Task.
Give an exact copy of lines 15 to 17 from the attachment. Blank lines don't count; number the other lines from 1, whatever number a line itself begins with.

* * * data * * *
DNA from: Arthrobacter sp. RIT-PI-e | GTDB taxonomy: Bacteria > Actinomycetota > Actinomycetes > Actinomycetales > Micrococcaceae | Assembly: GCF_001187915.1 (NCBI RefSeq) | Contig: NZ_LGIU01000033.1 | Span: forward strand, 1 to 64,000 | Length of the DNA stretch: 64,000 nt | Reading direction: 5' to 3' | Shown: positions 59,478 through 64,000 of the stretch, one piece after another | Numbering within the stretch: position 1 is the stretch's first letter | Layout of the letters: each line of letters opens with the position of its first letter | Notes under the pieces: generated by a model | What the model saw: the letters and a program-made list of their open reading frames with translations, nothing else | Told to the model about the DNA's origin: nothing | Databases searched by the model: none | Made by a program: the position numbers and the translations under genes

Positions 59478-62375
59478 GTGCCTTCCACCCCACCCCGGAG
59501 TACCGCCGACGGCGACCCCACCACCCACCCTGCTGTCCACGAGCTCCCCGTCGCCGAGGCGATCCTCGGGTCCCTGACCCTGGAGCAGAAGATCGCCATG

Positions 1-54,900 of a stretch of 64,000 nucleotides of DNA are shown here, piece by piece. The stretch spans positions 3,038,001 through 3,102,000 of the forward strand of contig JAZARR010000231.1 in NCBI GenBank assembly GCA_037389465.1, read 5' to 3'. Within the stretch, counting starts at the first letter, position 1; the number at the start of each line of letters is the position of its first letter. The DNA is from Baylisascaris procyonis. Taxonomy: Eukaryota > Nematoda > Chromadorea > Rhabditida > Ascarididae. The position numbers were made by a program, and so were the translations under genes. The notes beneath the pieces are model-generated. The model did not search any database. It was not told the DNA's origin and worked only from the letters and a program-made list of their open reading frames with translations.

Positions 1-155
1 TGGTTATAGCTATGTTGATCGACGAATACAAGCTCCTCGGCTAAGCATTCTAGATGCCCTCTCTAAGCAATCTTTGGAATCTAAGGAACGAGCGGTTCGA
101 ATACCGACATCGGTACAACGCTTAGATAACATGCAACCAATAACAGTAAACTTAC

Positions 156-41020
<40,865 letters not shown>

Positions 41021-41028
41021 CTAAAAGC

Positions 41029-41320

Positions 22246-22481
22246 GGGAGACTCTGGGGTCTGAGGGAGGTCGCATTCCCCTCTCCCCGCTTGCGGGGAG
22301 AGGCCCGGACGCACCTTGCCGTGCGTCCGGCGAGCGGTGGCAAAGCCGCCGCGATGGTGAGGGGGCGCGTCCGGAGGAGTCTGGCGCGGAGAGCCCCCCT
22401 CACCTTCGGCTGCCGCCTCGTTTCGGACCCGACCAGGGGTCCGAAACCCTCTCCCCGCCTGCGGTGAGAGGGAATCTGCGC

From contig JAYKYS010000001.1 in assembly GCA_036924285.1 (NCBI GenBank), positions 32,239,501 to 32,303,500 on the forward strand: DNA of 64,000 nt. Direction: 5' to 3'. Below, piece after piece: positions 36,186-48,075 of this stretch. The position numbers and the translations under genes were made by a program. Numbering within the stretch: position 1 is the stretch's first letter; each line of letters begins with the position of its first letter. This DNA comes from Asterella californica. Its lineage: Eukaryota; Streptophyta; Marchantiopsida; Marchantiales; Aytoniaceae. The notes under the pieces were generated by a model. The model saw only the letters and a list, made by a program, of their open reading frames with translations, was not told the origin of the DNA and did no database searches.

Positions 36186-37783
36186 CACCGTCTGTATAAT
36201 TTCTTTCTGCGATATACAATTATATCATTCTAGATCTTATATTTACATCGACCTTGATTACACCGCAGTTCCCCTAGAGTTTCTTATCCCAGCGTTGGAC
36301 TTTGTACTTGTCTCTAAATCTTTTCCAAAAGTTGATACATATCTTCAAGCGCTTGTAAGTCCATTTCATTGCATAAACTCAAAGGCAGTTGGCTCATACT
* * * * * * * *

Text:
22246 GGGAGACTCTGGGGTCTGAGGGAGGTCGCATTCCCCTCTCCCCGCTTGCGGGGAG
22301 AGGCCCGGACGCACCTTGCCGTGCGTCCGGCGAGCGGTGGCAAAGCCGCCGCGATGGTGAGGGGGCGCGTCCGGAGGAGTCTGGCGCGGAGAGCCCCCCT
22401 CACCTTCGGCTGCCGCCTCGTTTCGGACCCGACCAGGGGTCCGAAACCCTCTCCCCGCCTGCGGTGAGAGGGAATCTGCGC